Donald Tusk gets second term in top EU job despite Polish objections

Donald Tusk gets second term in top EU job despite Polish objections

European Union leaders have confirmed Donald Tusk for a second term as council president, overcoming weeks of strong opposition from his native Poland.

Belgian Prime Minister Charles Michel tweeted "congratulations", and Mr Tusk sent a tweet saying: "Thank you for keeping fingers crossed and for heart-felt support. It helped."

The government in Warsaw had argued that the decision should be delayed because of its displeasure with Mr Tusk, a bitter political rival.

But other leaders won out, insisting there was no appetite for a delay.

"I don't see how one country could oppose this solution when all the others are in favour," said French President Francois Hollande, echoing comment from many of the bloc's 28 leaders.

The job is one of the bloc's most prestigious. It involves chairing summits, co-ordinating the work of the member countries and making sure the 28 nations speak as much as possible with one voice on the international stage.

The EU is facing a plethora of challenges, not least the imminent divorce proceedings as Britain leaves the bloc, and does not want to be caught in an institutional quagmire over the position of a leader.

Mr Hollande said that "with a Europe that has to affirm its unity, a Europe that needs to be firm in the face of a certain number of pressures it faces, there is every reason to confirm here the nomination of Donald Tusk".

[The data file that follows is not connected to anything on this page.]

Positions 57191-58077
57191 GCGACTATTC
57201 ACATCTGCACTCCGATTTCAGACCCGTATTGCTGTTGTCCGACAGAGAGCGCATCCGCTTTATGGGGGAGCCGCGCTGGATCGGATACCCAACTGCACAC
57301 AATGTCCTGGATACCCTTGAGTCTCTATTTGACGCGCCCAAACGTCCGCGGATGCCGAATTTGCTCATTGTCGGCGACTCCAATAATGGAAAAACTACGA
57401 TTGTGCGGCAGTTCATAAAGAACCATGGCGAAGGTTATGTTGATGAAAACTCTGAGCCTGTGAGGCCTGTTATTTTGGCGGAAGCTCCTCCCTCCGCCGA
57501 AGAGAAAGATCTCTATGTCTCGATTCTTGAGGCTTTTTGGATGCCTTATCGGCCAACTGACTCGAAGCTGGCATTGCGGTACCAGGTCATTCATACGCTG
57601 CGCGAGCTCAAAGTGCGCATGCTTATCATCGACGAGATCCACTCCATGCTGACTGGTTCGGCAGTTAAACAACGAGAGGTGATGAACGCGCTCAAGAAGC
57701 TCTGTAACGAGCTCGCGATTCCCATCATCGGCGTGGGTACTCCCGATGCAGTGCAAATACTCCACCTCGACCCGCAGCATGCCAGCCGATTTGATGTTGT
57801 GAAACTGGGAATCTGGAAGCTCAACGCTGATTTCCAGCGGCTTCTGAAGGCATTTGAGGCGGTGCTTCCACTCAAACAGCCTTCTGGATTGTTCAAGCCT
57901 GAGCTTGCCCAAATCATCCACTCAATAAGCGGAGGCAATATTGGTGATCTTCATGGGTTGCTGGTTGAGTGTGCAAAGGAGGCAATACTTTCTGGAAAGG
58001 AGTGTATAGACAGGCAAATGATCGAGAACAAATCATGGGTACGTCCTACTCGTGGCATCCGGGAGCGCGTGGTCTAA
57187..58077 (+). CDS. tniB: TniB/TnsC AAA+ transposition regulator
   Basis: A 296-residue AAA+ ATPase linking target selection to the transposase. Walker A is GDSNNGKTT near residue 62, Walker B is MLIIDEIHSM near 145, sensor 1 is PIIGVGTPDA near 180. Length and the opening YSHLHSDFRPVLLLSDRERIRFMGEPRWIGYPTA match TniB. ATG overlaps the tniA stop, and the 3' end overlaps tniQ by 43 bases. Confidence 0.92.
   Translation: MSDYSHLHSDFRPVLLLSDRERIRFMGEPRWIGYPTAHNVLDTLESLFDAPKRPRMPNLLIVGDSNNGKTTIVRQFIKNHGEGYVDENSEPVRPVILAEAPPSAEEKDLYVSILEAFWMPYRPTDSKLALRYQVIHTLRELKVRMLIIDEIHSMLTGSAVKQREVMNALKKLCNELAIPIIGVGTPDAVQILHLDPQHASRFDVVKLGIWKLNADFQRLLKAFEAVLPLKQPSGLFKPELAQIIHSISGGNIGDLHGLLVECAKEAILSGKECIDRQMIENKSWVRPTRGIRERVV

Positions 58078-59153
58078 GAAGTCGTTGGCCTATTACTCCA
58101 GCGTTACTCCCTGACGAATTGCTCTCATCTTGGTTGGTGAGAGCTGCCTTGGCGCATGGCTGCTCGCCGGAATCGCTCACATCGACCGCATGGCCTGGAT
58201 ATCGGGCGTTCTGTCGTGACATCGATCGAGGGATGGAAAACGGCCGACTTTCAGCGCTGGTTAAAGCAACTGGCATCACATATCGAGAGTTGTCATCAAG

Poland's nationalist government had proposed little-known Polish EU politician Jacek Saryusz-Wolski to replace Mr Tusk, whose current term ends on May 31.

Polish Prime Minister Beata Szydlo said it was unheard of to confirm a president without the consent of his home nation.

"Nothing without us, without our consent," she said upon arrival for the summit. "This is a matter of principles."

Mr Tusk is a former prime minister who has a long and bitter rivalry with the leader of Poland's current governing party, Jaroslaw Kaczynski.

The government argues that Mr Tusk supports the domestic opposition in Poland and has failed to protect the country's interests in the EU.

German Chancellor Angela Merkel offered Mr Tusk public support in a pre-summit speech to politicians in Berlin.

"I see his re-election as a sign of stability for the entire European Union and I look forward to continuing working with him," Mrs Merkel said.

Maltese Prime Minister Joseph Muscat, who chaired the election, acknowledged that several member nations are unhappy that all major EU posts are held by members of the centre-right European People's Party (EPP).

But he said "they don't want to sacrifice President Tusk because of that, because they think he has done a good job".

Apart from Mr Tusk, EPP politicians Jean-Claude Juncker and Antonio Tajani head the EU's executive commission and the European Parliament, respectively.

Mr Muscat said a more equitable spreading of posts would need to be addressed some time over the coming months.

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